Need ideas for a KS2 Topic called BOOKWORMS

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Need ideas for a KS2 Topic called BOOKWORMS

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    Hi,

    Need a bit of help from all you wonderful folks out there. I'm teaching Year and we've adopted a creative curriculum a our school. The first two termly topics were easy enough - GRAND DESIGNS and RAGING RIVERS, but the summer term topic is causing me a mental block. It's called BOOKWORMS.

    Somehow I'm supposed to fill the next seven weeks with History, Geography, DT, Art, ICT, Literacy, Music, etc that links to the topic heading Bookworms. Before we broke up, I got my kids to make an illustrated rhyming book for the Year 1 class, and we did some basic history/geography work about  where and how paper is made, and why recycling is becoming more and more important. But that's all I can think of.... I think I must be mentally drained after SATs!!!!

    Anyone able to think of anything else I could do?

    Just send in a short sentence or two with activity suggestions, mini-topics, lesson ideas, etc. PLEAAAAAASSSSEEEE!!

     Thanks in advance.

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    famous authors

    rainforests and conservation

    book characters

    writing a story on a given theme to be made into a 'book' complete with illustrations, blurb, front cover and author info

    Lots of reading, speaking and listening

    drama activities linked to a spesific author (Roald Dahl always good...or Janet and alan Ahlberg)

    trip to the library (maybe?)

    book swap (children bring a book in and they get to read each others favourite books for a day)

    Dress up as characters

    Character descriptions

    authors around the world

    books in the past...or famous authors from the past (could look at Anne Frank?)

    could do a mini project in maths about how much it costs to print books in different quantities and work out how much books should be sold for, and how much profit would be made

    ...Hope this helps

    doodles

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    This sounds like the Chris Quigley units - our chn actually made books including making their own paper! Also made some links with the library and got their books displayed which included advertising them etc.

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    Although I have a lot of ideas for the unit "bookworms" like others on this forum, I'm having an absolute nightmare actually trying to follow the Chris Quigley scheme and using the objectives from his book and trying to incorporate all of the bookworm skills. I have a small Year 3 class, and am spreading the unit out over 2half terms (so will run from sept-dec), but I simply find that it will be impossible for us to conduct all the research that is necessary to find out about the history of the local area, then investigate types of paper/cheapest option etc, and then produce the book and research how to market it etc.. I had brainstormed the unit without the objectives infront of me, and come up with lots of ideas for lessons, but then found that I wasn't able to cover all the objectives and had missed out some key skills. If I have to cover everything Chris Quigley says then I feel that my lessons won't have a nice flow to them and that we will have to rush over some aspects to merely fit everything in. Maybe it's just me who is having this issue, but if anyone has any planning I could look at for how they've done it, or have info on how I could approach the unit in a different way, I would appreciate it immensely. thanks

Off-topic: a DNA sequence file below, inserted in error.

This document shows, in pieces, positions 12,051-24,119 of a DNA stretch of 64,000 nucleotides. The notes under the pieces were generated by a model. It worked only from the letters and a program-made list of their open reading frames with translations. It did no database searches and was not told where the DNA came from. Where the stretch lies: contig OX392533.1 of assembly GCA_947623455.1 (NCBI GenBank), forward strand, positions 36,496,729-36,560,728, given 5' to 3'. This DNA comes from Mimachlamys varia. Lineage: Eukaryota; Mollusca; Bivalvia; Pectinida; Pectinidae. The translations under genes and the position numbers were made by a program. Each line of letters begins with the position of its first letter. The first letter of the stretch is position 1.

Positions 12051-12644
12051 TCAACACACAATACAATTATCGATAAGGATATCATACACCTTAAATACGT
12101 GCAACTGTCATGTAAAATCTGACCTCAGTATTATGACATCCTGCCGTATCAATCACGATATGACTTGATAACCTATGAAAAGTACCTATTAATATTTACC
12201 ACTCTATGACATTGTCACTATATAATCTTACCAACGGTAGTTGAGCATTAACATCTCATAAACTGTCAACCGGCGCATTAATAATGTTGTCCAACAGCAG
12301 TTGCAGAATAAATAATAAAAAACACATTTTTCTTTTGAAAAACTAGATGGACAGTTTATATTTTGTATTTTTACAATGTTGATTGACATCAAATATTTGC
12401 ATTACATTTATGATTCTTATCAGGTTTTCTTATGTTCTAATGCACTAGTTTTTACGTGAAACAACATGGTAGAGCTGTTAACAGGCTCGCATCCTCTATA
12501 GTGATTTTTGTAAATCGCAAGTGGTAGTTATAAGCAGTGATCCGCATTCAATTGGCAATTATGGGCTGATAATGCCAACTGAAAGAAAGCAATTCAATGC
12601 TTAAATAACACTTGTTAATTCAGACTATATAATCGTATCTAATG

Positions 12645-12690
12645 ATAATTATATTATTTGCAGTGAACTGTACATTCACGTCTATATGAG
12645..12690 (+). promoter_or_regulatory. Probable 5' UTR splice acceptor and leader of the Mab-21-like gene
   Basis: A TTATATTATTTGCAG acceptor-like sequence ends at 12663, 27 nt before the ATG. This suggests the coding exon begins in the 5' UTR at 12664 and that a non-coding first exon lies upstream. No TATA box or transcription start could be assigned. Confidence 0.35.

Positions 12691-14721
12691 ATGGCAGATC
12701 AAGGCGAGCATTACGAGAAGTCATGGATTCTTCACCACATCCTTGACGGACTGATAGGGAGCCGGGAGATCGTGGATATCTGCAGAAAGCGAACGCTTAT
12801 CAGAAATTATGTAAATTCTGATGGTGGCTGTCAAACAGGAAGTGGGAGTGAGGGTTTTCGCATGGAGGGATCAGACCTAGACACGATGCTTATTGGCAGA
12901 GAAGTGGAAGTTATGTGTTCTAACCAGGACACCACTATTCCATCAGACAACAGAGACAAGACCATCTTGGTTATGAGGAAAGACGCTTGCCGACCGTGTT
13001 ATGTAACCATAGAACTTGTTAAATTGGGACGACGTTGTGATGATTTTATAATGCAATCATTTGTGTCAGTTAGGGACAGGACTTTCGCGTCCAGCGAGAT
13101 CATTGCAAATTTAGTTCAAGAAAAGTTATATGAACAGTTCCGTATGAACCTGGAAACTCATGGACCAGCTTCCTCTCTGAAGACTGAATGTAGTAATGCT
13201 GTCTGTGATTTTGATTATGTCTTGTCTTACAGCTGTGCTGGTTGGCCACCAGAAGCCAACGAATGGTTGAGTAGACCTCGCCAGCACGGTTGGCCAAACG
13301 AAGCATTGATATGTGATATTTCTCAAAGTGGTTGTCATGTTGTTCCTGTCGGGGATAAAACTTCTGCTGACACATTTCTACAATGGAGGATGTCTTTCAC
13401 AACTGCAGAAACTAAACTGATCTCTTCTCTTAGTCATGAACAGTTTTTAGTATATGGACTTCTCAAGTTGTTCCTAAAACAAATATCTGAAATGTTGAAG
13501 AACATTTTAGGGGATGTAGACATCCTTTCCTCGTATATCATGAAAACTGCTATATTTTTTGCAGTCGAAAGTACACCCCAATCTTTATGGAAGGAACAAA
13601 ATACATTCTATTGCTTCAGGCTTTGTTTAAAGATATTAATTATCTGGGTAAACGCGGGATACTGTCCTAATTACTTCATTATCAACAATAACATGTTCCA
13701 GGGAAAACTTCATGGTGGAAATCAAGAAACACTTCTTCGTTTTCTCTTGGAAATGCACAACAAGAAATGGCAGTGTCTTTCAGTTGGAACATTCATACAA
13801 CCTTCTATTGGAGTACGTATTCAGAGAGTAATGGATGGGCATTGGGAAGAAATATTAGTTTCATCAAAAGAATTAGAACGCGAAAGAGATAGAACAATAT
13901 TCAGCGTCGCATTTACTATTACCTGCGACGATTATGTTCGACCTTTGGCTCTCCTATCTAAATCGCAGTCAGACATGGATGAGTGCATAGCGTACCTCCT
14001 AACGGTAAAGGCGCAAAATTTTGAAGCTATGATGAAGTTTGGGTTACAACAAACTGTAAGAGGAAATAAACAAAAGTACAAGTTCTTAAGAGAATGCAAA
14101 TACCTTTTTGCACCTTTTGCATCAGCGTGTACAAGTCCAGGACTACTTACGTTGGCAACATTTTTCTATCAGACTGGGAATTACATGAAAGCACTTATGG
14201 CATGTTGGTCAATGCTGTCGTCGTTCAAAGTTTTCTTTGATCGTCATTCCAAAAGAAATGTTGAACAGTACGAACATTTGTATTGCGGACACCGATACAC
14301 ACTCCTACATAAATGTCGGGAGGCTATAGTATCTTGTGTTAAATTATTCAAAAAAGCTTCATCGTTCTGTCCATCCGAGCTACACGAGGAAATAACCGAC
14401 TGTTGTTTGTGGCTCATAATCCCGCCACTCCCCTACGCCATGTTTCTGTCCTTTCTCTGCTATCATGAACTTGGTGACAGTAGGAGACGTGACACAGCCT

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    Unfortunately I have no ideas and can only sympathise. I'm an NQT and also have a year 3 class. Our school is using Chris Quigley for the first time. Last half term I used Roald Dahl texts as the basis for literacy, art and DT. I taught changes to the local environment in geography using a recent controversial housing development close to the school. I attempted to introdce the children to the black and white picture as directed by senior staff but found the children struggled to derive anything meaningful despite prompts. I'm really struggling to understand how to use the scheme and would also be greatful for any help out there. Thank you.

    *Also any suggestions as to how to make paper would be immensely appreciated Smile

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    Paper making:

    Tear up lots of old paper into approx. the size of big stamps.  You can use things like egg cartons too, but steer away from newspaper, unless you want a grey mulch!

    Soak these in water overnight.

    You need an old food blender - blend the paper into a smooth pulp, then put the pulp into a big plastic box half filled with water (a big plastic storage box with a lid is best)

    The only other equipment you need are some small wooden frames (old picture frames are good) and some netting (bought cheaply, or old net curtains?).  The netting needs stretching tightly across each frame with a staple gun.

    Make sure the paper pulp is suspended in the water and hasn't sunk to the bottom (so give it a stir)!  Submerge the frame, drag through the water and on pulling it up to the surface allow all the water to drain.  The pulp should have collected as a sheet over the net's surface.

    Turn the frame face down onto a J-cloth on the table.  Rub the back of the net with a sponge, removing excess water, but also to transfer the paper pulp sheet onto the J-cloth.  Your sheet of paper should stick to the cloth and just allow it to dry.  You can hang the cloth up after a while and then peel the paper off when it's dry.

    A bit messy, but a lot of fun!

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